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النشر الإلكتروني

Warms in the fun, refreshes in the breeze,
Glows in the stars, and blossoms in the trees,
Lives through all life, extends through all extent;
Spreads undivided, operates unspent;
Breathes in our soul, informs our mortal part, 275
As full, as perfect, in a hair as heart;
As full, as perfect, in vile Man that mourns,
As the rapt Seraph that adores and burns:
To him no high, no low, no great, no small;
He fills, he bounds, connects, and equals all. 280

X. Cease then, nor Order Imperfection name :
Our

proper bliss depends on what we blame.
Know thy own point: This kind, this due degree
Of blindness, weakness, Heaven bestows on thee.
Submit.-In this, or any other sphere,

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Secure to be as blest as thou canst bear :
Safe in the hand of one disposing Power,
Or in the natal, or the mortal hour.
All Nature is but Art, unknown to thee;
All Chance, Direction, which thou canst not see; 290
All Discord, Harmony not understood :
All partial Evil, universal Good.
And, spite of Pride, in erring Reason's fpite,
One truth is clear, WHATEVER IS, IS RIGHT.

VARIATION.
After ver. 282. in the MS.

Reason, to think of God, when the pretends,
Begins a Cenfor, an Adorer ends.

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ARGUMENT OF

E P I S T L E

II.

Of the Nature and State of Man with respect to

Himself, as an Individual.

I. The business of Man not to pry into God, but to study

himself. His Middle Nature : his Powers and Frailties, ver. I to 19.

The Limits of his Capacity, ver. 19, &c. II. The two Principles of Man, Self-love and Reason, both necessary, ver. 53, &c. Self-love the stronger, and why, ver. 67, &c. Their end the fame, ver. &i, &c. III. The Passions, and their use, ver. 93 to 130.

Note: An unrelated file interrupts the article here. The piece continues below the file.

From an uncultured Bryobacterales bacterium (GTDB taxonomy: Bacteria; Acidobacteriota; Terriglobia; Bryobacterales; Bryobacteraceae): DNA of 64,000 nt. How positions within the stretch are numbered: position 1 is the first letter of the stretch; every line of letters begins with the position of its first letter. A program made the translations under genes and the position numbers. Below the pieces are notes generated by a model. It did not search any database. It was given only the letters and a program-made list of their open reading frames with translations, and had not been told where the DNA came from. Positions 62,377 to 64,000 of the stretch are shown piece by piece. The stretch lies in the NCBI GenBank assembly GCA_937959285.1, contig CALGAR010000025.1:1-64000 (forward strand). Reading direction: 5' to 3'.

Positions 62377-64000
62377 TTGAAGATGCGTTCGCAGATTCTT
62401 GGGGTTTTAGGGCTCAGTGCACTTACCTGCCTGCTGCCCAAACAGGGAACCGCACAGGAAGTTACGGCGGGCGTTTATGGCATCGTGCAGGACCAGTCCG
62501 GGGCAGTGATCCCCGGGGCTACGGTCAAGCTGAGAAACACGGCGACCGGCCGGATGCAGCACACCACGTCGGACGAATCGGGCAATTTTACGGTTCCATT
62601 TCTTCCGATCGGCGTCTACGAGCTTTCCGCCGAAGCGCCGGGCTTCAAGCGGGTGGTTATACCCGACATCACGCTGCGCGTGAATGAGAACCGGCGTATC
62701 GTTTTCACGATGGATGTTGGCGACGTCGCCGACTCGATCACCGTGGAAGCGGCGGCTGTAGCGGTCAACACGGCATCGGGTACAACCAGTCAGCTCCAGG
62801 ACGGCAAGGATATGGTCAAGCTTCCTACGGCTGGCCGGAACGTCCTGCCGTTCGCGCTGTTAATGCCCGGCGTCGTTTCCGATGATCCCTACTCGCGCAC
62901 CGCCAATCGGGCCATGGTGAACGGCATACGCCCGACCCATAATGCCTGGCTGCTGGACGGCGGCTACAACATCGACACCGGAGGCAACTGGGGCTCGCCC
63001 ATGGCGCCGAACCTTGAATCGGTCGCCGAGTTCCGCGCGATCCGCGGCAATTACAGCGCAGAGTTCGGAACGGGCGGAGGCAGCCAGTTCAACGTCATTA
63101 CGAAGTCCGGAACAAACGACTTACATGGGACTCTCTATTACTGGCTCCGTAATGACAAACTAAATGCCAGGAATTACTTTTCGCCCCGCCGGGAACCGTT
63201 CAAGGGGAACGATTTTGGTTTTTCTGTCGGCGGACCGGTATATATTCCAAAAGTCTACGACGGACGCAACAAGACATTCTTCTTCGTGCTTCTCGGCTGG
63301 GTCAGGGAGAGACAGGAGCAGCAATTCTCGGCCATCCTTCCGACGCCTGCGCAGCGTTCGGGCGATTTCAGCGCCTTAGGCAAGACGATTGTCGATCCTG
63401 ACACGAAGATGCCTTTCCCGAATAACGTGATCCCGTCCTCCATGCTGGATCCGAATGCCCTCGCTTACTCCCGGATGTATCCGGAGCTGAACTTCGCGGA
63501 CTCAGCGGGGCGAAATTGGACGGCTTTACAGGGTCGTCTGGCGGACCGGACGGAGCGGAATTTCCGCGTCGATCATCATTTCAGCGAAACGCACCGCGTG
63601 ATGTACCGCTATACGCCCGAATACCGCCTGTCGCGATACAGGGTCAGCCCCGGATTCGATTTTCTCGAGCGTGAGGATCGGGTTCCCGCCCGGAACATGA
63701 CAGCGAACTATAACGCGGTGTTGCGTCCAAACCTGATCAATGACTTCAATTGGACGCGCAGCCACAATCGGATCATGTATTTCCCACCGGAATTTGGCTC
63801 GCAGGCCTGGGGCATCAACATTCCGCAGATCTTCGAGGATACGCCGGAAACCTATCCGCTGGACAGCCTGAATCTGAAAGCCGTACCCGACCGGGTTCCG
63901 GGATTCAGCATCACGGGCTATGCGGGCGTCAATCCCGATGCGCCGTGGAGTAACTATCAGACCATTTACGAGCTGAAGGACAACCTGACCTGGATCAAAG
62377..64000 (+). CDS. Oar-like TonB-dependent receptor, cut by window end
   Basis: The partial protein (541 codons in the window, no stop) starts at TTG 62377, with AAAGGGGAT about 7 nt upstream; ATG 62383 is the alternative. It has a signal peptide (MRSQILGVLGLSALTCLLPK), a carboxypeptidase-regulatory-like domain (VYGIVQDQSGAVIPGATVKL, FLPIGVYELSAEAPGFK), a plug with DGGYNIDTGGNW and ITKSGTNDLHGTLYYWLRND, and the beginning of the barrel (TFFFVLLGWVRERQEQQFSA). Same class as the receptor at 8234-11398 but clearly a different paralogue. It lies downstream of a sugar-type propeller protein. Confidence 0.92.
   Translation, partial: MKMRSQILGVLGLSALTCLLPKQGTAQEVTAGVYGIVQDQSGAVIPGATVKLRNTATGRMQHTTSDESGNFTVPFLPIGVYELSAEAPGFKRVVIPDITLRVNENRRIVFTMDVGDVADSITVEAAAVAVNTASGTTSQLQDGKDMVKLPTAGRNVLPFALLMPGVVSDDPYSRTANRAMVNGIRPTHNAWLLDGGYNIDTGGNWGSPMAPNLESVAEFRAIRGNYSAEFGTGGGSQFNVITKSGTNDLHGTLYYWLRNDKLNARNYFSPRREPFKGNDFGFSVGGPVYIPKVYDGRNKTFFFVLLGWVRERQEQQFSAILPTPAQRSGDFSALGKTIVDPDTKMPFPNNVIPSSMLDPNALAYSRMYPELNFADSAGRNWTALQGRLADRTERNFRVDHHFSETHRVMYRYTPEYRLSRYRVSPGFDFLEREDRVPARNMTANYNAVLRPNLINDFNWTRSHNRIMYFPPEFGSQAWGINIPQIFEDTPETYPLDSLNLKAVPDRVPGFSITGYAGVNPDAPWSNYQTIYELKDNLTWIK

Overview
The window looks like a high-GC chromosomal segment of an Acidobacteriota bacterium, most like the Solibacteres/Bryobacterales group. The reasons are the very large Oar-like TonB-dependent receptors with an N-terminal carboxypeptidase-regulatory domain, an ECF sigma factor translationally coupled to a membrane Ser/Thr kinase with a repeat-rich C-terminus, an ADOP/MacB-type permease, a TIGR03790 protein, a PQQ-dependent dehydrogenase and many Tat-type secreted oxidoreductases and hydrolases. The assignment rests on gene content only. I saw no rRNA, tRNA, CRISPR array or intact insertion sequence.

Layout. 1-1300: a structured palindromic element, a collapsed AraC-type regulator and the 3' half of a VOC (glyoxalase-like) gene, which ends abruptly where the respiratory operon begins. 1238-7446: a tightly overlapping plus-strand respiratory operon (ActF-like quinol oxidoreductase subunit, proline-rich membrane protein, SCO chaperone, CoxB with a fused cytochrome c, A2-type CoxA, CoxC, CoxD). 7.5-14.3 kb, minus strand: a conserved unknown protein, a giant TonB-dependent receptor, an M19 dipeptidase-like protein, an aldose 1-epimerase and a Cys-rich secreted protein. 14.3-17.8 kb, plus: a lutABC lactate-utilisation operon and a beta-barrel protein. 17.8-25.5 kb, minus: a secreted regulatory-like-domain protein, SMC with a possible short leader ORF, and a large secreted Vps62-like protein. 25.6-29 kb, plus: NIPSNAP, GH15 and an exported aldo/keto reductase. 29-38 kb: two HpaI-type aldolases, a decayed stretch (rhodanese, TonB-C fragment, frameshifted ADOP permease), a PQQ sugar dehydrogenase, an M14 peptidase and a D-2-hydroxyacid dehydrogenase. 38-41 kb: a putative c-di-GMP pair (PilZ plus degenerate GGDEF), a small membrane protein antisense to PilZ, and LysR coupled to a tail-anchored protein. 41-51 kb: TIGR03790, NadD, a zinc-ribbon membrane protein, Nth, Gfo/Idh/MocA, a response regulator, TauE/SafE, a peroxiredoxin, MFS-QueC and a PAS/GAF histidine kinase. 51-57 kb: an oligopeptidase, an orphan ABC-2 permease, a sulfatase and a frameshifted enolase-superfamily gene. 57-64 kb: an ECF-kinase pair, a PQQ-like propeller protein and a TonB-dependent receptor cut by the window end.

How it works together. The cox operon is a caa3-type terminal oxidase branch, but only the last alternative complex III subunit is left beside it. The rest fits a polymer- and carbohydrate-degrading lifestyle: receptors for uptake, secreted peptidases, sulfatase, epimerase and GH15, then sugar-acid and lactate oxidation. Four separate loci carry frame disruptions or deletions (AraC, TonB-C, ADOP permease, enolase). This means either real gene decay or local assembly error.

The Predominant Passion, and its force, ver. 132 to 160. Its Necessity, in directing Men to different purposes, ver. 165, &c. Its providential Use, in fixing our Principle, and ascertaining our Virtue, ver. 177. IV. Virtue and Vice joined in our mixed Nature; the limits near, yet the things separate and evident: What is the Office of Reason, ver. 202 to 216. V. How odious Vice in it. self, and how we deceive ourselves into it, ver. 217. VI. That, however, the Ends of Providence and general Good are answered in our Passions and Imperfections, ver. 238, &c. How usefully these are distributed to all Orders of Men, ver. 241. How useful they are to Society, ver. 251. And to Individuals, ver. 263. In every state, and every age of life, ver. 273, &c.

EPISTLE

EPISTLE II. I. V NOW then thyself, presume not God to scan, KN

The proper study of Mankind is Man. Plac'd on this isthmus of a middle state, A being darkly wise, and rudely great : With too much knowledge for the Sceptic side, 5 With too much weakness for the Stoic's pride, He hangs between ; in doubt to act, or rest; In doubt to deem himself a God, or Beast; In doubt his Mind or Body to prefer; Born but to die, and reasoning but to err;

10 Alike in ignorance, his reason such, Whether he thinks too little, or too much : Chaos of Thought and Passion, all confus'd; Still by himself abus’d or disabus’d; Created half to rise, and half to fall;